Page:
Eurovision final 2023: 10 cocktails inspired by the Eurovision Song Contest to celebrate Liverpool final
The Eurovision Song Contest final is here, and here are the perfect Eurovision cocktails to enjoy while judging from home.
and live on Freeview channel 276
The Eurovision 2023 grand final will take place tonight in Liverpool, and preparations are well underway. Millions of people will gather to watch some of Europe and Australia’s best acts battle it out for the Eurovision Song Contest trophy.
Whether you’re hosting a Eurovision party, or hanging out at home, you can’t go wrong with a themed cocktail for the special event. Event Management Company MGN events have gathered together 10 cocktails originating in the countries that have qualified for the Eurovision final to ensure your party is one to remember.
Creative Director, Matthew Strange from MGN events said: “Whatever the occasion, cocktails are a sophisticated touch when entertaining guests – but in the case of Eurovision, it’s much more exciting for the host to go the extra mile and add in a twist.
“By serving these 10 cocktails, you can please guests with a classic drink like a Pornstar martini that everybody knows and loves while adding some fun with an exciting cocktail like Portugal’s nikita. Not to mention, with the cocktails hailing from many different countries, it’s the perfect way to celebrate Eurovision.”
So, what Eurovision cocktail could you whip up for your party tonight? Here’s everything you need including ingredients and instructions on how to make them perfectly.
10 Eurovision inspired cocktails
Passion Star Martini
An essential cocktail for your Eurovision party is the passion star martini – otherwise known by something slightly more explicit, which originated here in the UK - London to be precise. Create this yourself by filling a cocktail shaker with 45ml vodka, 30ml passion fruit puree, and 15ml vanilla sugar syrup before shaking and straining into a glass. Don’t forget to add half a passionfruit on the top, as well as a shot glass of champagne on the side.
Taking a twist on the classic margarita from Mexico is the Israeli skhug margarita. First, prepare some cardamom simple syrup by boiling ½ cup of sugar and ½ cup of water, then adding 5 cardamom pods. Once boiled, let it cool and place in a jar. Next, add 45ml tequila, 22ml lime juice, cardamom syrup, a sliced jalapeno pepper, and some cilantro into a shaker with ice. Shake well and strain into a glass – you can also add a hint of pomegranate juice for an extra touch of flavour. ￼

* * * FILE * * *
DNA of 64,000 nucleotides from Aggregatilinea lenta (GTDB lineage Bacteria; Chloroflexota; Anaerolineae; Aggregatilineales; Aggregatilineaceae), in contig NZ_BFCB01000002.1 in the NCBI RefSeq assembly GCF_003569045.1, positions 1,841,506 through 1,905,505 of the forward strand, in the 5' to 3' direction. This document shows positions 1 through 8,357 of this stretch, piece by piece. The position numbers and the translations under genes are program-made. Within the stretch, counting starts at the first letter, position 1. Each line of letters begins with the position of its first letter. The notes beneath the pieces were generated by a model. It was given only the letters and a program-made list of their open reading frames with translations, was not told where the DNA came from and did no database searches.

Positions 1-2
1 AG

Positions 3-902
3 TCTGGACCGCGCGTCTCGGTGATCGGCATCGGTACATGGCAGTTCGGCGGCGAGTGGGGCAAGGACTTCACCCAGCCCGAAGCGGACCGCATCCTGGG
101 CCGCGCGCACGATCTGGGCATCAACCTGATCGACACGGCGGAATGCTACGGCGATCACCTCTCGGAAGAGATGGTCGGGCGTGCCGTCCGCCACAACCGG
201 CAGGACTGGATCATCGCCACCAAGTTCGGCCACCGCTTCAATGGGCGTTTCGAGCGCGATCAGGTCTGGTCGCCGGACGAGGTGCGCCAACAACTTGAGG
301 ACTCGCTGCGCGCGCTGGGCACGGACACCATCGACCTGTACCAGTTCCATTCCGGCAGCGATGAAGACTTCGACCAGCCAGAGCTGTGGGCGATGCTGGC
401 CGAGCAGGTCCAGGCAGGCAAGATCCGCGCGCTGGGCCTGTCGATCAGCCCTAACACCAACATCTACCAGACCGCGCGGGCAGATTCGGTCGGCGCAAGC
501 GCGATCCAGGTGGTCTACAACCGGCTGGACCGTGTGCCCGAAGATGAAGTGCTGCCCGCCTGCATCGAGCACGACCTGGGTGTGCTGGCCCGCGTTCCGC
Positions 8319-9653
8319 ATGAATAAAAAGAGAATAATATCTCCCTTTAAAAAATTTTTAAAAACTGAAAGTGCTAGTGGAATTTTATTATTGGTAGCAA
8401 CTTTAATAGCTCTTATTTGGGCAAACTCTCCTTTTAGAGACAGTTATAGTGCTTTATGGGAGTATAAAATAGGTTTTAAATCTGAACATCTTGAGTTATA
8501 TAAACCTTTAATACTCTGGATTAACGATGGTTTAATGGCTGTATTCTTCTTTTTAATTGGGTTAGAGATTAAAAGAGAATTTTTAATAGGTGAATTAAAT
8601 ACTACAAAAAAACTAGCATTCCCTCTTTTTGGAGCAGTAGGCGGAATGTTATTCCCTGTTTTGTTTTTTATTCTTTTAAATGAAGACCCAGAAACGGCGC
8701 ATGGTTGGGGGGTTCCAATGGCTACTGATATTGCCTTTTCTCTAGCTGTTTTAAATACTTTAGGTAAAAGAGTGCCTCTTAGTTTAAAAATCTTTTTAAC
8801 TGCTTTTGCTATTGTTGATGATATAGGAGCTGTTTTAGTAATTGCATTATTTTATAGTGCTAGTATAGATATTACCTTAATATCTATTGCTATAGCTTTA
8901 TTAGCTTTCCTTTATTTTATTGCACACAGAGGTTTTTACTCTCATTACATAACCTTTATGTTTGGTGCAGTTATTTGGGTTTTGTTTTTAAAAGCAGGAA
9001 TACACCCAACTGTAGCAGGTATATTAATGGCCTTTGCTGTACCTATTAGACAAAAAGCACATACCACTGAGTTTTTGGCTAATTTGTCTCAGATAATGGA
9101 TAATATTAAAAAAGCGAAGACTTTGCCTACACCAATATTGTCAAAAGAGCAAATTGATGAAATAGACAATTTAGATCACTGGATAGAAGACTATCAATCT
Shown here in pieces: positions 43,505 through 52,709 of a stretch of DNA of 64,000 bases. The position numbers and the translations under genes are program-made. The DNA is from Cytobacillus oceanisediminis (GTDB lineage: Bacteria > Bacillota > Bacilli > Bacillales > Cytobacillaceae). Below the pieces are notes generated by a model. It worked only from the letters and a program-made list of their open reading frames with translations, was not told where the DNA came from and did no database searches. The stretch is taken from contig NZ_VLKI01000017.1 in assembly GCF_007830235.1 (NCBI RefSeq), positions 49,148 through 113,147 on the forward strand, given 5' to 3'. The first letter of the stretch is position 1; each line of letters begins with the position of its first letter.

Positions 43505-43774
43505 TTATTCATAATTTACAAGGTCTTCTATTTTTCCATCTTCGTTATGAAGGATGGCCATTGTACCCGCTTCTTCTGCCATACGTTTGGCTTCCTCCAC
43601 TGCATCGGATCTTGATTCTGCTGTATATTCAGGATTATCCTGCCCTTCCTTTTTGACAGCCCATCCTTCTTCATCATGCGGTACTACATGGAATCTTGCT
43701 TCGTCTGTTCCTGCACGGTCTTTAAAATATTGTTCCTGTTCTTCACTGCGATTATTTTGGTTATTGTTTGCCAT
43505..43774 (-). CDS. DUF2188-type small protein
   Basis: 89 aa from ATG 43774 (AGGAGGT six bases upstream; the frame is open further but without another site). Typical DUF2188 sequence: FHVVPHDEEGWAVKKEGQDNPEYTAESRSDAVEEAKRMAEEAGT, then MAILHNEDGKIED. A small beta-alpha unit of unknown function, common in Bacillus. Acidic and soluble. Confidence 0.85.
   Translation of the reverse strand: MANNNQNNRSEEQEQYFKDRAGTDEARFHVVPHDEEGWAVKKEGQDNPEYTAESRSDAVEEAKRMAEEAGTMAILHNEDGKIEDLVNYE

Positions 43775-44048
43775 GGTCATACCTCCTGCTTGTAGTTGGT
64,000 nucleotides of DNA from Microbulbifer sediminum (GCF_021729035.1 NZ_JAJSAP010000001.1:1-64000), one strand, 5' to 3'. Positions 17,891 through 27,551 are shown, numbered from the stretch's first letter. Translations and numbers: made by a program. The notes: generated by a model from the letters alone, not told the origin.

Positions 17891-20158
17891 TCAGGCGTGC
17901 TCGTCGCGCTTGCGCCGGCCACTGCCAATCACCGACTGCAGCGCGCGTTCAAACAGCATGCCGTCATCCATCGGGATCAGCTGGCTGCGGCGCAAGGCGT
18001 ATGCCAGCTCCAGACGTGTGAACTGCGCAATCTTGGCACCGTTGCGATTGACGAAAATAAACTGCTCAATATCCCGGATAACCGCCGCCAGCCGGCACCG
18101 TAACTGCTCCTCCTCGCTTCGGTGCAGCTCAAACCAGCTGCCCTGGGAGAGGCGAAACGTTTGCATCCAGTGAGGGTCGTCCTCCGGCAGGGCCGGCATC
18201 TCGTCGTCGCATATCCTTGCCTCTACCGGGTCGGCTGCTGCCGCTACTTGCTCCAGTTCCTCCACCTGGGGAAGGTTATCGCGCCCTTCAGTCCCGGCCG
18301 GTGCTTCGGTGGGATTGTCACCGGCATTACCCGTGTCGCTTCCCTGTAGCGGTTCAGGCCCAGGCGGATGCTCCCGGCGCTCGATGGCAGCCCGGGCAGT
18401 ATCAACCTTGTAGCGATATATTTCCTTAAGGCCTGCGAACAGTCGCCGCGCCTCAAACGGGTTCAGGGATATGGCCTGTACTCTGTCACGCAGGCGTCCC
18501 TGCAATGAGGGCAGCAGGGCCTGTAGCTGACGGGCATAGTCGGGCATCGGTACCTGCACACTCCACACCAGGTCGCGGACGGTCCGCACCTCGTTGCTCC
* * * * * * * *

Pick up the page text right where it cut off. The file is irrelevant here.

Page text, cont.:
Another classic to serve up is the Aperol spritz from Northern Italy. In a wine glass, add a couple of ice cubes and pour in 50ml Aperol, 75ml prosecco, and just 25ml soda – finish it off by adding an orange slice for a decorative touch.
Tinto de Verano
Translating to “summer red wine”, Tinto de Verano is a classic Spanish concoction. In a large pitcher, pour in 750ml fruity red wine along with 750ml lemon-flavoured soda. Add slices of a lemon and an orange, 200ml sweet vermouth, and stir to allow all of the flavours to mix well. Instead of adding ice to the pitcher, which will cause the drink to water down and lose flavour, simply serve over a glass with ice.
Finnish Long Drink
To make the Finnish long drink, otherwise known as Lonkero, start by adding 60ml gin, 15ml lemon juice, and 15ml cranberry juice to a highball glass filled with ice. Stir the liquids together, add 120ml grapefruit soda, and finish off by adding a grapefruit wedge to your glass.
The Swedish glogg cocktail is typically served in winter, but it’s a must have for your Eurovision party to truly get into the spirit. Peel the zest of an orange, making sure to remove pith, and place into a large pan with a bottle of red wine and 200g of caster sugar. Add in 10 cardamom pods, five cloves, a cinnamon stick, three slices of peeled ginger, 40g raisins and finally 50g flaked almonds. Let the mixture warm for around 10-15 minutes but avoid letting it boil; finally, add in 150ml vodka and serve up.
The kir royale is arguably France’s most famous cocktail, and it’s very simple to make. Pour a tablespoon of crème de cassis into a champagne flute, top with champagne, and add a frozen raspberry on top to complete the drink.
Hailing from Germany, the Bourbon randler is possibly the closest beverage to a British shandy. Add 180ml of your favourite beer to a glass along with 180ml lemonade. Stir in 30ml Bourbon whisky and add some ice and lemon wedges to complete your German cocktail.
The cocktail nikita originates from the Portugese island Madeira, and it will go down a treat for those who enjoy a sweet cocktail. Add 300ml fresh cubed pineapple to a blender, along with 180ml vanilla ice cream, 120ml lager and 120ml white wine. Once smooth, pour the mixture into a glass with ice – for an even sweeter taste, add a shot of white rum.
Dating way back to the 1800s, karsk is a classic Norwegian cocktail. The traditional way to make this drink is by placing a clean penny at the bottom of a mug or glass and pouring hot coffee over it until you can no longer see the penny. Afterwards, you’ll need to pour either vodka or moonshine into the glass or mug until the penny is visible again; measurements may vary, but you can always add some sugar to sweeten it up.